Philippine government to suspend excise taxes on petroleum products if oil hits $80

The new duties on fuel – and other items such as cars, tobacco and sugary drinks – are part of the Tax Reform for Acceleration and Inclusion law which took effect at the start of the year. (AFP)
Updated 05 June 2018
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Philippine government to suspend excise taxes on petroleum products if oil hits $80

DUBAI: The Philippine government will suspend the collection of excise taxes on petroleum products if global crude oil prices hit $80 a barrel to soften its impact on Filipino consumers, a presidential spokesperson said Tuesday.
The announcement comes after oil companies on Tuesday implemented their biggest price hike for gasoline products so far this year of 1.6 pesos per liter ($0.03), and prices of diesel and kerosene products up by about 1 peso a liter, with what they claimed was to reflect ‘movements in the international oil market.’
“Excise taxes will be suspended when prices, If I am not mistaken, reach $80 [per barrel]. We are ready when to suspend the collection when oil prices reach that level,” presidential spokesperson Harry L. Roque said during a press briefing.
“The collection will be suspended,” he said, as part of contingencies to protect the public from a possible oil-price shock.
The new duties on fuel – and other items such as cars, tobacco and sugary drinks – are part of the Tax Reform for Acceleration and Inclusion (TRAIN) law which took effect at the start of the year.
The first tranche of the Philippine government’s tax restructuring has been blamed for the rise in consumer prices, which rose 4.5 percent in April and breached the year’s target of between 2 percent and 4 percent.
Finance Secretary Carlos Dominguez, however, said the roughly two-thirds of the April inflation rate was due to the demands of a rapidly-expanding economy, with the TRAIN accounting for only 0.4 point of the increase instead of the estimated 0.7 point.
“We will coordinate with the Department of Finance and the Department of Budget and Management if the benefits [for poor families] aside from the P200 monthly subsidy [as part of the amelioration program] have been released,” Roque said. “There are still other benefits to be given to soften the effects of TRAIN.”


‘Don’t be too optimistic’: Huawei employees fret at US ban

Updated 26 May 2019
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‘Don’t be too optimistic’: Huawei employees fret at US ban

  • This week Google, whose Android operating system powers most of the world’s smartphones, said it would cut ties with Huawei
  • Another critical partner, ARM Holdings, said it was complying with the US restrictions

BEIJING: While Huawei’s founder brushes aside a US ban against his company, the telecom giant’s employees have been less sanguine, confessing fears for their future in online chat rooms.
Huawei CEO Ren Zhengfei declared this week the company has a hoard of microchips and the ability to make its own in order to withstand a potentially crippling US ban on using American components and software in its products.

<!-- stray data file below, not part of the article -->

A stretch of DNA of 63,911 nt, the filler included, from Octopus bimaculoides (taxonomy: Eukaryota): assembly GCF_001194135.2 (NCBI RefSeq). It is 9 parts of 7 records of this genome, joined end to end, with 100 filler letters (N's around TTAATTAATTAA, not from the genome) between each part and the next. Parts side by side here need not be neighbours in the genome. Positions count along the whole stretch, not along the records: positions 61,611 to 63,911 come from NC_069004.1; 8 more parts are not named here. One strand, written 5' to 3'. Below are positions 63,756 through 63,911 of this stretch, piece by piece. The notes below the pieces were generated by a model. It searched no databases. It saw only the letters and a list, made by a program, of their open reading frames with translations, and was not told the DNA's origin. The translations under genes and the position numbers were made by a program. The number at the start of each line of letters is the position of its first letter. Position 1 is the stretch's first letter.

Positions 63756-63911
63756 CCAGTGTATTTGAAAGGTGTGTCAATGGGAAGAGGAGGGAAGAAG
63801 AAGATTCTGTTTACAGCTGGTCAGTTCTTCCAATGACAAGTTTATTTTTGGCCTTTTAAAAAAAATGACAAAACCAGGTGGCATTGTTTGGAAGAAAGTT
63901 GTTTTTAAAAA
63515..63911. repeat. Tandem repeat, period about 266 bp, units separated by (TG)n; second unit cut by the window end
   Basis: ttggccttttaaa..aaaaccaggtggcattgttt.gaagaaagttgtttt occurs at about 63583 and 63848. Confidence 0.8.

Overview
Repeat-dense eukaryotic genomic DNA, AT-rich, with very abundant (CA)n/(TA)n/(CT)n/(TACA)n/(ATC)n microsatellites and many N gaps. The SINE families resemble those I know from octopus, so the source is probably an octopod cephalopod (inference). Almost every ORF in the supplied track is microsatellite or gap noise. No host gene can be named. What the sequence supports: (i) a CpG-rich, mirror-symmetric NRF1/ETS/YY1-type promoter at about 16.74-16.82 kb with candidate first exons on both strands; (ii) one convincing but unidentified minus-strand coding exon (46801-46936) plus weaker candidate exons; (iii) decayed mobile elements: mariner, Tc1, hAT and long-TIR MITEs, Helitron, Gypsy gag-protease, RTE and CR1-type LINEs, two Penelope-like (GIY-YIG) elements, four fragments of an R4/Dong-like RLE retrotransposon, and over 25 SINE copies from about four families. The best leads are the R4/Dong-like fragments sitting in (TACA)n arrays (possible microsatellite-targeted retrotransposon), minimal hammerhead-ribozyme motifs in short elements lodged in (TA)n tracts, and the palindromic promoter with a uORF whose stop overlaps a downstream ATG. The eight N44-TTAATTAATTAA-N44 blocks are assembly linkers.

“If you really want to know what’s going on with us, you can visit our Xinsheng Community,” Ren told Chinese media, alluding to Huawei’s internal forum partially open to viewers outside the company.
But a peek into Xinsheng shows his words have not reassured everyone within the Shenzhen-based company.
“During difficult times, what should we do as individuals?” posted an employee under the handle Xiao Feng on Thursday.
“At home reduce your debts and maintain enough cash,” Xiao Feng wrote.
“Make a plan for your financial assets and don’t be overly optimistic about your remuneration and income.”
This week Google, whose Android operating system powers most of the world’s smartphones, said it would cut ties with Huawei as a result of the ban.
Another critical partner, ARM Holdings — a British designer of semiconductors owned by Japanese group Softbank — said it was complying with the US restrictions.
“On its own Huawei can’t resolve this problem, we need to seek support from government policy,” one unnamed employee wrote last week, in a post that received dozens of likes and replies.
The employee outlined a plan for China to block off its smartphone market from all American components much in the same way Beijing fostered its Internet tech giants behind a “Great Firewall” that keeps out Google, Facebook, Twitter and dozens of other foreign companies.
“Our domestic market is big enough, we can use this opportunity to build up domestic suppliers and our ecosystem,” the employee wrote.
For his part, Ren advocated the opposite response in his interview with Chinese media.
“We should not promote populism; populism is detrimental to the country,” he said, noting that his family uses Apple products.
Other employees strategized ways to circumvent the US ban.
One advocated turning to Alibaba’s e-commerce platform Taobao to buy the needed components. Another dangled the prospect of setting up dozens of new companies to make purchases from US suppliers.
Many denounced the US and proposed China ban McDonald’s, Coca-Cola and all-American movies and TV shows.
“First time posting under my real name: we must do our jobs well, advance and retreat with our company,” said an employee named Xu Jin.
The tech ban caps months of US effort to isolate Huawei, whose equipment Washington fears could be used as a Trojan horse by Chinese intelligence services.
Still, last week Trump indicated he was willing to include a fix for Huawei in a trade deal that the two economic giants have struggled to seal and US officials issued a 90-day reprieve on the ban.
In Xinsheng, an employee with the handle Youxin lamented: “I want to advance and retreat alongside the company, but then my boss told me to pack up and go,” followed by two sad-face emoticons.